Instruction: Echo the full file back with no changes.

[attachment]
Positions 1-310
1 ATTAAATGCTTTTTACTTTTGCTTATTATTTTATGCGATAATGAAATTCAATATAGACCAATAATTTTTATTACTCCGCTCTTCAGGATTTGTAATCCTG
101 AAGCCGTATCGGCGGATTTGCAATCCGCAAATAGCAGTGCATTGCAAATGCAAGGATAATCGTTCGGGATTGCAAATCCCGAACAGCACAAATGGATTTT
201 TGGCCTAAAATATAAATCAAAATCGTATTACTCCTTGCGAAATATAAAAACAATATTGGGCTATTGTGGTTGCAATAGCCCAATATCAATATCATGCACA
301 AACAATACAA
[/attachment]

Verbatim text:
Positions 1-310
1 ATTAAATGCTTTTTACTTTTGCTTATTATTTTATGCGATAATGAAATTCAATATAGACCAATAATTTTTATTACTCCGCTCTTCAGGATTTGTAATCCTG
101 AAGCCGTATCGGCGGATTTGCAATCCGCAAATAGCAGTGCATTGCAAATGCAAGGATAATCGTTCGGGATTGCAAATCCCGAACAGCACAAATGGATTTT
201 TGGCCTAAAATATAAATCAAAATCGTATTACTCCTTGCGAAATATAAAAACAATATTGGGCTATTGTGGTTGCAATAGCCCAATATCAATATCATGCACA
301 AACAATACAA